Larry Busby still remembers the moment he realized something needed to change. he was getting rusty.
“I was on U.S. Hwy. 83, mowing on the side of the road, and thinking about my life and praying, and it just kind of came to me: I needed to go back to school if I wanted things to change,” he said.
Busby had worked for the state of Kansas highway department for nearly almost 10 years, a heavy equipment operator.
“I kind of came to work every day, doing the same thing every day, and when you work at the state you’re kind of at the mercy of the legislature when it comes to raises and promotions, you know?”
Busby was, in a way, stuck — “growing rusty,” he said with a chuckle. “I wanted to get into something a little more capitalistic, something where they would reward you for hard work, and where I had a chance to make more money and do better for myself.”
He decided to enroll in the Seward County Community College corrosion technology program. He knew a little bit about the field owing to his father’s work in the natural gas industry. And, Busby knew the business of cathodic protection — putting measures in place to reduce corrosion, which leads to the deterioration of metals in pipelines, transportation, even concrete work and construction — offered a chance to earn more income very quickly.
“People thought I was crazy, even my own family,” Busby said. “They said, ‘that’s crazy!’ Dropping everything I had in my career — I had a good retirement ahead of me, but I wasn’t satisfied.”
The idea of switching was especially hard to accept in light of his earlier experiences with college. Freshly graduated from Liberal High School in 1999, Busby enrolled at Seward County Community College. He wasn’t ready to apply himself, he recalls.
“I like to say, I went to college and had a cup of coffee,” he said. “I wasn’t ready, and I dropped out.” In his early 20s, Busby “took a wrong turn, and I ended up incarcerated.” After nearly a year behind bars, he bounced from job to job: bar tender, fence builder, security guard. Finally, he settled on obtaining his Commercial Driver’s License (CDL) to drive trucks.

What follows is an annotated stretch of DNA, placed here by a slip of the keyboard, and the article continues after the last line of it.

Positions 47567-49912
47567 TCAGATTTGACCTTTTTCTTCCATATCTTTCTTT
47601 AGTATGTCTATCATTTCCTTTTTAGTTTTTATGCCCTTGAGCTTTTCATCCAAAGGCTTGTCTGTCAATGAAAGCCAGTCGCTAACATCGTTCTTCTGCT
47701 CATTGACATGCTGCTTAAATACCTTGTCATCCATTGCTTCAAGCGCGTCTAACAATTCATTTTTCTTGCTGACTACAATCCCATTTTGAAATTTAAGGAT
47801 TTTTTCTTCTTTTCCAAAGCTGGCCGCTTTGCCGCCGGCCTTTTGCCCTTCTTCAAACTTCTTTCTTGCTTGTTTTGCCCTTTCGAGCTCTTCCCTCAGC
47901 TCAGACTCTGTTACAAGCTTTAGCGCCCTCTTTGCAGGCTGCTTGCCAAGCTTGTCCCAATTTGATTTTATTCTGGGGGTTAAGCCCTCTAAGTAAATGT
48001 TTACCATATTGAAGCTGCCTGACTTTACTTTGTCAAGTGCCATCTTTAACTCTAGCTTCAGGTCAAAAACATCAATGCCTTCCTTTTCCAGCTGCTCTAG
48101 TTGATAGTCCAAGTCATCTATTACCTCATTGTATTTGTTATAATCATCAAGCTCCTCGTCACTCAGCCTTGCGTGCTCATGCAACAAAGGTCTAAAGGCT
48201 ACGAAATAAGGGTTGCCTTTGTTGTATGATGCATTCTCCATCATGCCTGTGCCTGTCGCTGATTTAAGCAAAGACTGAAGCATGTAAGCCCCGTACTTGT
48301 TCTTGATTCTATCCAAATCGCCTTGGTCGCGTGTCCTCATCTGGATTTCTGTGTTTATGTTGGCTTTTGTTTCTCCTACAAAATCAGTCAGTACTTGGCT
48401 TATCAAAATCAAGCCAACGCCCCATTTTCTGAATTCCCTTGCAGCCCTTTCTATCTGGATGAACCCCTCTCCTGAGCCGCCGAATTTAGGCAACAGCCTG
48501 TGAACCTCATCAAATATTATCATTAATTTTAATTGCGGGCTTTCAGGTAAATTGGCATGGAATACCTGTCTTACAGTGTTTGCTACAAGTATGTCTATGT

“One thing led to another. The CDL led me to truck driving, and I realized I didn’t want to go over the road. But I ended up at the state, because I had the CDL,” he said. “There was a lot of stigma back then about vocational education, but even so, I got the idea that learning can open doors.”
By the side of highway 83, Busby felt clear about his purpose, but walking through the classroom door, “I was really, really nervous. I was worried about how I was gonna get treated by these kids. I mean, I’m old enough to be their father!”
To his surprise, it was a much kinder atmosphere than when he attended school in the 1990s.
“They became my friends,” he said. “It turned out to be a big source of support.”
The year Busby completed his corrosion technology course, he found he needed it.
“I was on Cloud 9, I had just gotten a scholarship, and things were going great, and then I got the phone call.”
Busby’s kids, age 6 and 13, “not my biological children, but the kids of my friend who I’ve helped out over the years,” had been in a vehicle accident with their great-grandmother. No one survived. The goal of being able to lend more support had been one of his primary motivations, he said.
“It hurt me,” he said. “I cry every day, I grieve every day. But you’ve got to continue in life, keep going.”
A few months later, a classmate’s stepfather died unexpectedly. Despite the age and gender difference between the two future corrosion techs, Busby said he found it comforting to process his loss more openly, in the company of friends.
Busby said the college lived up to its reputation of being the “Saints family,” providing academic, emotional, and even material support.
“I needed a little time off, and it meant a lot that Mr. Coleman and Mr. Nunez were understanding,” he said. “And just knowing people cared, that made a big difference.”
As the academic year wrapped up and Busby looked ahead to completing his first year of training, he anticipated a summer internship and the chance for more opportunities.
“I’m excited,” he said. “A lot of people get internships and job offers after one or two semesters, but I’m planning to get my associate’s degree. Then we’ll see what comes next.”